The art of Trump’s deal was to have kept himself away from touching elements of the political manipulation. But in the coverup his fingerprints are everywhere–in tweets, declarations, demonstrable falsehoods, actions, and so on. It is regrettable that the Republican Party has stooped so low, and abandoned its long-held principles, to curry favor with this man.

Who IS that Masked Man?

November 24, 2017–Donald J. Trump continues to inspire caricature even as we struggle to describe and understand him. Stuffed with turkey and pie as I am–and I understand Mr. Trump yesterday did not manage more than to hand out sandwiches–I don’t believe I could come up with a fresh description today. But I found this recently, and it works very well: “He was nervous, high-strung, and mercurial. Caught up in the excitement of the moment, he would threaten and posture, playing the warlord who would lead his nation into battle; later he would take it all back. Military and civilian officials who worked with him learned never to rely on the decisions he announced off the cuff; there had been too many false alarms.

“The accounts . . . show an undisciplined and inconsistent figure, on the childish side, emotionally taut, often on the verge of breakdown, broadly ignorant but with no hesitation about making unqualified announcements about any number of matters about which he knew nothing. Egotistical and inclined to megalomania, he often spoke and even acted as if he were an absolute ruler.” Sound like Donald Trump? Yes. But–that was the late, great historian David Fromkin, writing about Kaiser Wilhelm II before World War I. Yet Wilhelm had been a breach birth, physically crippled by the loss of one arm, with observers speculating he had suffered brain damage from loss of oxygen during that precarious birthing. There has to be a different explanation for Donald Trump.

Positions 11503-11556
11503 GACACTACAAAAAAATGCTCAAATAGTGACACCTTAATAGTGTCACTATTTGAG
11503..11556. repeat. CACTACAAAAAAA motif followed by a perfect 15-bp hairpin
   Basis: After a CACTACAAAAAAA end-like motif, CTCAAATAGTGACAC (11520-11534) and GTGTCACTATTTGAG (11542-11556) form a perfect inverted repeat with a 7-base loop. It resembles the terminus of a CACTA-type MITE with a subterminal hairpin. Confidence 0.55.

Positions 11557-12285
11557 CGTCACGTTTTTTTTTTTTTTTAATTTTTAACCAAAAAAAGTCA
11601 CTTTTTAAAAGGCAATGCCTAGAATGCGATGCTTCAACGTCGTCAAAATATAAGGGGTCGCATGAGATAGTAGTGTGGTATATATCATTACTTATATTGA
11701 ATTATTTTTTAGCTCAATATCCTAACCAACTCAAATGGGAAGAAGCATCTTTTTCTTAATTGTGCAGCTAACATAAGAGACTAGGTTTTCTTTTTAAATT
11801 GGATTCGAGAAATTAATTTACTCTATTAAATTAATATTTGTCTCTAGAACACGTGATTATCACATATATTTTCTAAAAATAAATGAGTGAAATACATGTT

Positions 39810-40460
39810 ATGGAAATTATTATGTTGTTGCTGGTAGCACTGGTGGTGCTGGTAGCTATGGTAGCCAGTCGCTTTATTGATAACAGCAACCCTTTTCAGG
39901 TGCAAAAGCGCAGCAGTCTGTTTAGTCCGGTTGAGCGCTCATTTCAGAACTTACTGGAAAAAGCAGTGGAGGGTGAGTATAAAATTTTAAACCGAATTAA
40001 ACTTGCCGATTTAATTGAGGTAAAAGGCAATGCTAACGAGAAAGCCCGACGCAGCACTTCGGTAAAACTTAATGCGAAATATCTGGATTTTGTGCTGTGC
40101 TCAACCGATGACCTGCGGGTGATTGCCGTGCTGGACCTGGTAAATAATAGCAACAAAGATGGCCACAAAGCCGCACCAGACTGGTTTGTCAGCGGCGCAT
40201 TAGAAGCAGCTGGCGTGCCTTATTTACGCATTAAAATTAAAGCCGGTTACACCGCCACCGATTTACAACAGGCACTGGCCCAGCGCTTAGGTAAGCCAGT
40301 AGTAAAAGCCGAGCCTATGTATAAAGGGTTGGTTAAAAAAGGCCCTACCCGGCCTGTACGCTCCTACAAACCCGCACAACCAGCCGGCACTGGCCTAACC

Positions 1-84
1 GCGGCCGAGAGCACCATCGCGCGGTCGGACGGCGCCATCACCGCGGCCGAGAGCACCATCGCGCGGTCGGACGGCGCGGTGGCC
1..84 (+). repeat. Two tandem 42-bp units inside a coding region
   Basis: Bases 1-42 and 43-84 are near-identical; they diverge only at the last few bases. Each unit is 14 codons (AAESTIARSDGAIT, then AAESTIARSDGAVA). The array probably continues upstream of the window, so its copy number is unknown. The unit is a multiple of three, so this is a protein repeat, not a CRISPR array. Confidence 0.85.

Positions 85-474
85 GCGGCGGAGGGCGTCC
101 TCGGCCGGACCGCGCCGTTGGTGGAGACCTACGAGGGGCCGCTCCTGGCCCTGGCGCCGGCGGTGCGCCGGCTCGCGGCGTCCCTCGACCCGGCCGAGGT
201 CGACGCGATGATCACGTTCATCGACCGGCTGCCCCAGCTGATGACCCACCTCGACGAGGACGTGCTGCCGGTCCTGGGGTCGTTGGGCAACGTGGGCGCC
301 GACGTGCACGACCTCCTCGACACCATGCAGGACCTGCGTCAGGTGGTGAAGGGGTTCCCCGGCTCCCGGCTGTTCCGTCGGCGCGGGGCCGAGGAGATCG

For more on the troubles U.S. intelligence agencies face in the Age of Trump read Ghosts of Langley, my book on how the CIA broke free of accountability.

Is John F. Kennedy a CIA Ghost?

November 21, 2017–On the eve of the fifty-fourth anniversary of the assassination of President John F. Kennedy this question is worth asking. I have a book out right now called The Ghosts of Langley,  in which I use the metaphor of a ghost to signify a character whose example, for good or ill, stands out so prominently that successors take their cues from her or him, trying to emulate or to avoid the same sorts of behaviors. Langley in the title, of course, is the geographical location of Central Intelligence Agency headquarters, and my metaphoric ghosts are from the CIA, highlighting an agency in its 70th year. But there’s no reason why the ghost couldn’t reside at 1600 Pennsylvania Avenue.

As a matter of fact there is also no reason why President Kennedy cannot also be a CIA ghost. His claim to be a spirit flows from his zealous pursuit of Cuban leader Fidel Castro. In The Strategy of Peace, his political testament book working up to the 1960 presidential campaign, Mr. Kennedy lamented that the United States had for so long supported Cuban dictator Fulgencio Batista, and speculated that Castro might have acted differently had he been received more enthusiastically in Washington. In actuality just a few months after Kennedy’s declaration President Dwight D. Eisenhower approved a CIA plan to overthrow Mr. Castro, one accepted by Kennedy when he entered office, and which led to the Bay of Pigs disaster. But rather than giving up the ghost, JFK redoubled U.S. efforts to depose Mr. Castro.